“Let me look up your room number.” Gorgo turned back to his computer and began clacking away on the keyboard. “Most people believe Hell is a series of rings, but it’s actually much more like a hotel. Except there’s no room service. Or complimentary breakfast. And in a lot of cases, no beds.” Gorgo explained all this without breaking gaze from his computer screen. “Each person is assigned a different room based on the amount of Will they’ve accumulated during their life. Every action, thought, or belief you ever had as a living person was assigned a numerical value of Will. For example, holding a door open for someone is good. So that earns you Good Will.” Gorgo grabbed a Styrofoam cup of mysterious sludge off his desk and took a long draw as he continued to type with his free hand.
“What about the bad things?” Jack asked.
“Ahh, c’mon, Jack. You’re a smart guy. If the good things earn you Good Will then the bad things must earn you Bad Will. Littering: Bad Will. Parking in a handicap spot: Bad Will. Murder: very Bad Will.
“And then at the end of your life, as you’re slipping away into nothingness, we add up all the Will you’ve accumulated and spit you out where you belong. If you’re in the green, you go to Heaven. If you’re in the red, you come here.”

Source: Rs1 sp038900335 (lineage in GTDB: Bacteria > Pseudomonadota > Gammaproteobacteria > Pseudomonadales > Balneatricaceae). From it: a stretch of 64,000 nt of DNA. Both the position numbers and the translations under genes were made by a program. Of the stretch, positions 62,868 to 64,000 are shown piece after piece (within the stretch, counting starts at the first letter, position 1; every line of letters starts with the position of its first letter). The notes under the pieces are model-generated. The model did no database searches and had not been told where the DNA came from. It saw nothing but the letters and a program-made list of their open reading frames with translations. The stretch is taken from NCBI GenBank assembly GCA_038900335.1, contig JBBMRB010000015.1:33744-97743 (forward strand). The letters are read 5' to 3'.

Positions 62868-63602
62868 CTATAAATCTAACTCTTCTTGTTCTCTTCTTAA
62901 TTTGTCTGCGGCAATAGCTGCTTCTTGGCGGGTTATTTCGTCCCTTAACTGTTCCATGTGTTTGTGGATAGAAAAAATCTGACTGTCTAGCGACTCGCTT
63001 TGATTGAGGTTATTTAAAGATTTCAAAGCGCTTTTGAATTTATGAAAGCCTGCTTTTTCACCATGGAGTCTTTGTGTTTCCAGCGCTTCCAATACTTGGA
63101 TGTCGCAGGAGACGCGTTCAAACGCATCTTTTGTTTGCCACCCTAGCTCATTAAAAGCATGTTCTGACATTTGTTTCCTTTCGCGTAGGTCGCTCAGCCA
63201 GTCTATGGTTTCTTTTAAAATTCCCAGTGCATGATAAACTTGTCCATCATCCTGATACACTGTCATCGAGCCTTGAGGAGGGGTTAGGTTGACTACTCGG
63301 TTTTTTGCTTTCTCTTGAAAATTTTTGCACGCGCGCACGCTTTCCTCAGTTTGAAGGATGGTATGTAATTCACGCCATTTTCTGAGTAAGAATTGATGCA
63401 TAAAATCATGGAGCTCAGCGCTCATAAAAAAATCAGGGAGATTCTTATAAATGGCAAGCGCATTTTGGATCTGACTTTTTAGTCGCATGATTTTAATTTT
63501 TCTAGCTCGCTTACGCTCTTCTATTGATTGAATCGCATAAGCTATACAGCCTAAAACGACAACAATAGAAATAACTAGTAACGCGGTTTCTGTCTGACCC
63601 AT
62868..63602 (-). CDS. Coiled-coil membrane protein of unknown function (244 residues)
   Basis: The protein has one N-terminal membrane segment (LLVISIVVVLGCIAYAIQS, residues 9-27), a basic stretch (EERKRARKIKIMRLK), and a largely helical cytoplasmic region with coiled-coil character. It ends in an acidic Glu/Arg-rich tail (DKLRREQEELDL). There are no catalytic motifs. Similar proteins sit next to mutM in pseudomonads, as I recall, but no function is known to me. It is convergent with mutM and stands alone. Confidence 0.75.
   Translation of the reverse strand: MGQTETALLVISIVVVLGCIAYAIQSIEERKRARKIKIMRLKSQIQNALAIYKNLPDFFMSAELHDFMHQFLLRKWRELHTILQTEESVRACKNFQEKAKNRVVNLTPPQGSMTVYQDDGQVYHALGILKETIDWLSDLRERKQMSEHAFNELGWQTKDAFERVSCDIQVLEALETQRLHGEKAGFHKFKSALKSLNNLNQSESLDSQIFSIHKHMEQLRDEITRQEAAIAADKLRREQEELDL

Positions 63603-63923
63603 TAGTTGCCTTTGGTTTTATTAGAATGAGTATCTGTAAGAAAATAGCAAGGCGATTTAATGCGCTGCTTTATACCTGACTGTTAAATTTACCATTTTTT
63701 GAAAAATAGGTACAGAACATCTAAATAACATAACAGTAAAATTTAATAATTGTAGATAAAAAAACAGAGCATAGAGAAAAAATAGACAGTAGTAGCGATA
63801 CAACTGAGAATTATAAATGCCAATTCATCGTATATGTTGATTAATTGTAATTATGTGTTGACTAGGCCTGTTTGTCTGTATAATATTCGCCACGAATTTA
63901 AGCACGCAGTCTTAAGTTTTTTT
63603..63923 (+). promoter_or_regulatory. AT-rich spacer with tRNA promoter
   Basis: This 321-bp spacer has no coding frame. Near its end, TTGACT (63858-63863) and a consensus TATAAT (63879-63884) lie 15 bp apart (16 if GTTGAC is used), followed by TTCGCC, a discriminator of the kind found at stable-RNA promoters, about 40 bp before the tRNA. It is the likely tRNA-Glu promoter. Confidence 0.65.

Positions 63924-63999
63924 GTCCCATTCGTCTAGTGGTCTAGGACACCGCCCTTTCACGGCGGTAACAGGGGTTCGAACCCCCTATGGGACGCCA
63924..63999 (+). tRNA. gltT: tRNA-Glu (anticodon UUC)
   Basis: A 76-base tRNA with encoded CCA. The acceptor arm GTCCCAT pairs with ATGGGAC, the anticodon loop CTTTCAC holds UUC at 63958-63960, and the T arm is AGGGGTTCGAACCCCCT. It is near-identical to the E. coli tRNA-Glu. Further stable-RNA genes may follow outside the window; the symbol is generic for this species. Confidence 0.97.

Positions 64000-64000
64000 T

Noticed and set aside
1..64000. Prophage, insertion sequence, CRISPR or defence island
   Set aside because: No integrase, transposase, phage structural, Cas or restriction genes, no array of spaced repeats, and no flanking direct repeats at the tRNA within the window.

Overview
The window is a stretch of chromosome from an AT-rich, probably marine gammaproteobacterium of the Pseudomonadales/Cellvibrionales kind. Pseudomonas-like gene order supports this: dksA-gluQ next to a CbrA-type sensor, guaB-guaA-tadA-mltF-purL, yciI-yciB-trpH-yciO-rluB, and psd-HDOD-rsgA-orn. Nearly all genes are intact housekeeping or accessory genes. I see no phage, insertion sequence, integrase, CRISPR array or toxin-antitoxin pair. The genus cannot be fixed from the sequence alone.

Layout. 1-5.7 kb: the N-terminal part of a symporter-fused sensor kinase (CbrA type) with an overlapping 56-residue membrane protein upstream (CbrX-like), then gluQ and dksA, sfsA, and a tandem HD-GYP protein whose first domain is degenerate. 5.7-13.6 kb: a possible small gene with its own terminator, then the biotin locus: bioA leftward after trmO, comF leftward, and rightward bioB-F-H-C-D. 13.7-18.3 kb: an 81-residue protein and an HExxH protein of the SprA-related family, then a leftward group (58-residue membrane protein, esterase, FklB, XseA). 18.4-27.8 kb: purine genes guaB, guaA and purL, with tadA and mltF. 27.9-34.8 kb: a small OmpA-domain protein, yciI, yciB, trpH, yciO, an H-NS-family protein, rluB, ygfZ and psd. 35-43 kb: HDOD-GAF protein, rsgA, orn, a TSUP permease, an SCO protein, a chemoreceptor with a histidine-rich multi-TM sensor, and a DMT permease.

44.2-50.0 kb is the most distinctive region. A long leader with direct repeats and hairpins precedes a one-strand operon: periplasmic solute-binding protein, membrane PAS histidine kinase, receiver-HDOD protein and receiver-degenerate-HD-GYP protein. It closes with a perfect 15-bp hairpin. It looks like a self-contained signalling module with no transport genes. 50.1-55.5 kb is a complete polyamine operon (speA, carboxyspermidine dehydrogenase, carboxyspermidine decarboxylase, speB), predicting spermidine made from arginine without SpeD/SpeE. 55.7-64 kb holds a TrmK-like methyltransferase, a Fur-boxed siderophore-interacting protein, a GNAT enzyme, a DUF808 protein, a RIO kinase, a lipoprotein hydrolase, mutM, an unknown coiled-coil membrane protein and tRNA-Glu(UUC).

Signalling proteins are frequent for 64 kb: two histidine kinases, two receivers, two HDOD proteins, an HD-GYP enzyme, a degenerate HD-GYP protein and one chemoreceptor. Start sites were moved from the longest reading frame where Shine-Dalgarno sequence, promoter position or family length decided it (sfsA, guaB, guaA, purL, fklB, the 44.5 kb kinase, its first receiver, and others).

Gorgo concluded his business with the computer and turned to face Jack.
“We know you’re in the red, otherwise you wouldn’t be here with me. And we know you did a bit of damage on your way out the door. But just how bad of a person were you, Jack?”
Gorgo dramatically paused, letting the question hang between them. In that instant, Jack contemplated every decision he had ever made in his life. He had never considered himself a bad person, but if trying to save a drowning child made him bad, then he couldn’t think of many things that made him good.
“We’re about to find out.”
Gorgo dramatically pushed a button on his keyboard. Nothing happened. The enthusiasm drained from his face. He looked at the screen.
“FROZEN! AGAIN!” He wound up his arm and smacked the side of the monitor with all his might. Suddenly, the screen flashed a multitude of colors in rapid succession. Jack thought maybe Gorgo had broken the machine for good, but the flashing soon ceased and Gorgo processed what he was looking at on the screen.
“Huh.” Gorgo uttered.
“Huh?” Jack countered.
“Huh. This can’t be right.” Gorgo smacked the side of the computer a few more times. “This can’t be right,” he repeated in disbelief.
Gorgo turned the screen around so Jack could get a proper view.
“You see this number?” he said, pointing to the screen with a long, pointed nail.
Jack did see the number. It said -0.0000000083.
“That’s your total Good Will. Or Bad Will, rather, since it’s negative.”
“You don’t get it, do you? We have a really simple system. Anyone above zero goes to Heaven. Anyone below zero comes here to Hell. But you? You’re at -0. 0000000083.”